MUSICAL MUSINGS

Three weeks ago, we closed our musical, Godspell. I know some of you reading this are jealous because you are either in the middle of musical rehearsals or beginning them and I am done! We put up our musical in six weeks from auditions to opening night. No, we did not cast in May and allow the students to work on the music in the summer; we literally began the first week of school. When my choir teacher, Chris Yurasek, and I decided to tackle this “beast” in the first six weeks of school, we knew it could be done; but we did worry about the quality of the work in such a short time period. It was an intense six weeks, but one I would do over again. We discovered several benefits of directing a musical in such a short amount of time.

First, the benefit of having a commanding image, or directing concept, from the onset of rehearsals was valuable to the success our production. I knew before we started that we would direct Godspell “a la Breakfast Club.” That drove every decision we made from set, choreography, musical choices, and costumes. I am usually hesitant to make decisions, but my commanding image drove all of my choices and helped me articulate the design process to my choir teacher and students. I do not have an assistant director, technical director, etc. I have a choir director, my students, and a choreographer that I hired for a day. Being able to share my commanding image from day one was crucial to getting everything done in a short amount of time.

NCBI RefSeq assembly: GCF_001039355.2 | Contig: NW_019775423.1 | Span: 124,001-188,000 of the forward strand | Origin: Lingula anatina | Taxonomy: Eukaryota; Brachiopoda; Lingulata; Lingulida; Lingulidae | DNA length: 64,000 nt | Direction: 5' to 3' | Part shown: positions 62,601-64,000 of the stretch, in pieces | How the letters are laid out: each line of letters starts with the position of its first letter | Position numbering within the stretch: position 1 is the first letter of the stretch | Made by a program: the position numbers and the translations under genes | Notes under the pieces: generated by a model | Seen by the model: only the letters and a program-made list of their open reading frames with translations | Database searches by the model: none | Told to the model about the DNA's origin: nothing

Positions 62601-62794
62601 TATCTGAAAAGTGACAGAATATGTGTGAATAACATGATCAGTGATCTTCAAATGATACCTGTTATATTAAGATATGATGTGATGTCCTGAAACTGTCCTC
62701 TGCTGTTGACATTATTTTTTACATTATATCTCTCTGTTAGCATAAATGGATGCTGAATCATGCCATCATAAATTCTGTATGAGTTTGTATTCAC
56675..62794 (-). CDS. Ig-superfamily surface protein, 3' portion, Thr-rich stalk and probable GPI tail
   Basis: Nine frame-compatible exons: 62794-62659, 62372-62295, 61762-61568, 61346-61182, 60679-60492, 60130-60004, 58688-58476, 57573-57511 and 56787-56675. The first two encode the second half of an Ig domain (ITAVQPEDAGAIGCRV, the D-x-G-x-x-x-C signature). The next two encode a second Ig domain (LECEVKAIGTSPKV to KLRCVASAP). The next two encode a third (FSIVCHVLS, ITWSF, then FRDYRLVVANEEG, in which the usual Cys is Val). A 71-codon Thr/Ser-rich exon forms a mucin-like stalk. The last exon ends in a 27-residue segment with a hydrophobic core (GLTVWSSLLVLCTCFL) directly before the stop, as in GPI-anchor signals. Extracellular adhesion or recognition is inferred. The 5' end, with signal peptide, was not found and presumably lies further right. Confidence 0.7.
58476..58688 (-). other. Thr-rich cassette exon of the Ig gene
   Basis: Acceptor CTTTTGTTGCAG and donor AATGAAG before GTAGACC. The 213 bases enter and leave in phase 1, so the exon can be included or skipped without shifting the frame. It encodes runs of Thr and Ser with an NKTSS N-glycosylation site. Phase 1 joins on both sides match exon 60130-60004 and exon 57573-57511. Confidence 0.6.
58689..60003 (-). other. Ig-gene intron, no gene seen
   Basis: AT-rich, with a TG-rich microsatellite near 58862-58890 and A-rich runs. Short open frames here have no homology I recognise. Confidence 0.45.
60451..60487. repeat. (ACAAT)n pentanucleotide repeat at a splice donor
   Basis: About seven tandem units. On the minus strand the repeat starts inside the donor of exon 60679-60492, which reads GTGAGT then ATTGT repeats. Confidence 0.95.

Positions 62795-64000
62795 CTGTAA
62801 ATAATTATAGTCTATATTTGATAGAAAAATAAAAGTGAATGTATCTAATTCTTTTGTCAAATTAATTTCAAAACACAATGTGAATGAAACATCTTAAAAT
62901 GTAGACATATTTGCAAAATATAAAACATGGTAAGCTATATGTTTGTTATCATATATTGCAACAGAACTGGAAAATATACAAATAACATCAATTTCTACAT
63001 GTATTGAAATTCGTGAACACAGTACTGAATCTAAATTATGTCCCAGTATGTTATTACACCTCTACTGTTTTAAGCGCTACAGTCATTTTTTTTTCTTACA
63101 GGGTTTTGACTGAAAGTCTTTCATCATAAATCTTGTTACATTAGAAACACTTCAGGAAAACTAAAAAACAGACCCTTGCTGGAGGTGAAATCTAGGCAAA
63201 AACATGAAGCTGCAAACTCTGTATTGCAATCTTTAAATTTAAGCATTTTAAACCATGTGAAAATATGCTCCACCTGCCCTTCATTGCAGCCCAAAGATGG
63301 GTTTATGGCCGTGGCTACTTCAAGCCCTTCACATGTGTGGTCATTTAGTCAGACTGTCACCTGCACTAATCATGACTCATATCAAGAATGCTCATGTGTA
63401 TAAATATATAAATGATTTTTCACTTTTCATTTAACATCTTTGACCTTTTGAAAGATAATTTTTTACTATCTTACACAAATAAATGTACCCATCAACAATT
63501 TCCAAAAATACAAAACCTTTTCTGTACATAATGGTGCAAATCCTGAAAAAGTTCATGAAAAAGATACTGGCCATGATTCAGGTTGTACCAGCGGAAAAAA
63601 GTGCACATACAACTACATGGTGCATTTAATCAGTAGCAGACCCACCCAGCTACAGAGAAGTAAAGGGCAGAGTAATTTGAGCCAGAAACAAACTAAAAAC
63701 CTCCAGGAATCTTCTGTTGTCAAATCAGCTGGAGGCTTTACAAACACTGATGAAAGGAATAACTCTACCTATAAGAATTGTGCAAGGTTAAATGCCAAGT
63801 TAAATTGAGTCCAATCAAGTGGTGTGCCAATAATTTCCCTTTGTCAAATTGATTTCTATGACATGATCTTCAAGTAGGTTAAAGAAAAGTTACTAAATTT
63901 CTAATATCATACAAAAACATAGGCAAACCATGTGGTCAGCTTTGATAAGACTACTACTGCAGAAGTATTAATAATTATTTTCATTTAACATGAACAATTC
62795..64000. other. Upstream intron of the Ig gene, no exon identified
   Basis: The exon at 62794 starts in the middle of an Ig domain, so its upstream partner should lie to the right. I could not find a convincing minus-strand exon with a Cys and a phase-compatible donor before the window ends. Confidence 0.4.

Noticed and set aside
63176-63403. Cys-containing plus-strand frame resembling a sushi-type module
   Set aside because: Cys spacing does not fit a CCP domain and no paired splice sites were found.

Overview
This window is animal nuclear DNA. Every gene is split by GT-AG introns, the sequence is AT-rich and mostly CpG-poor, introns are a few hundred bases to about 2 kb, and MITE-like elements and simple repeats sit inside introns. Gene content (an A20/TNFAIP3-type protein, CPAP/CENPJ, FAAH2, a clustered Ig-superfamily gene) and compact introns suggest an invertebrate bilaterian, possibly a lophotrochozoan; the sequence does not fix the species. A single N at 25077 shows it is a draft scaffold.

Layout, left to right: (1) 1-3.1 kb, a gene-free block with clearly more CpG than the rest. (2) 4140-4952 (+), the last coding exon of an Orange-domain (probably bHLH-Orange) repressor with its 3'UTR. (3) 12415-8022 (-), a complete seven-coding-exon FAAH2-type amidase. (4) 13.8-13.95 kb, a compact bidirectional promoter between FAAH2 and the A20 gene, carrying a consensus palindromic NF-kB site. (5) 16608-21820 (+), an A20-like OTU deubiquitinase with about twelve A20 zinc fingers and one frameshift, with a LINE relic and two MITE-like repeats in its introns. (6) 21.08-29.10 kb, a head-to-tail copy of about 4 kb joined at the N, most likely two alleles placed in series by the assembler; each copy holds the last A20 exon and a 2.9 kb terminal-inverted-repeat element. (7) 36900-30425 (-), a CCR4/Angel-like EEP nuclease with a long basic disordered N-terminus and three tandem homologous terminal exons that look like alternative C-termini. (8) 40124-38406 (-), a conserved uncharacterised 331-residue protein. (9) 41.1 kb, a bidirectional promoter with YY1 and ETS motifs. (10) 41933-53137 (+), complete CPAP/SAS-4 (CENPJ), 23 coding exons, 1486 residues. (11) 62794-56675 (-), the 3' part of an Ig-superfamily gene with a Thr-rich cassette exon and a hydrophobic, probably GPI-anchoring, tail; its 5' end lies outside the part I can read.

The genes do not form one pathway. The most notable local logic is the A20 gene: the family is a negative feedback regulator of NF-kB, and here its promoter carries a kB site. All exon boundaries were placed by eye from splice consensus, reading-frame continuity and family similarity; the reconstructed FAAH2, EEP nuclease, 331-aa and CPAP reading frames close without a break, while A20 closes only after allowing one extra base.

Another “first” for me was having choreographers come in and teach all of the choreography in one day at the beginning of the production process. I was blessed that Larry and Sue Wisdom agreed to come out and teach all of the dance numbers that day. Honestly, I was a little skeptical at first. When I posted the first Saturday rehearsal to begin at 8:00 a.m, and end at 10:00 p.m., I thought most of my company would find something else to do that day. I was wrong, not only did the actors and chorus show up, so did the crew. All of them arrived that morning bringing food and great attitudes. It was a great bonding experience to start out the production process. In fourteenhours, they learned all of the choreography for the entire show. One of my students set up cameras to record it all. I hope to continue to find choreographers who are willing to commit to one intense day of teaching all of the dance numbers. This allowed us to focus on the rest of the show. We had a few rehearsals specifically to clean up the dances, but many chorus members would meet on their own and rehearse the numbers together in small groups. One of my students was the dance captain and she watched the videos and coached the others throughout the rehearsal process. It was nice to not have to stop and learn the next dance number or have the kids forget the earlier one. Learning them all from the beginning allowed us to focus on the numbers that were more difficult and just brush up on the easier numbers. Usually, I am frustrated by the time we learn the fifth number for the show because they forgot the first number. This did not happen when we learned them all the first day.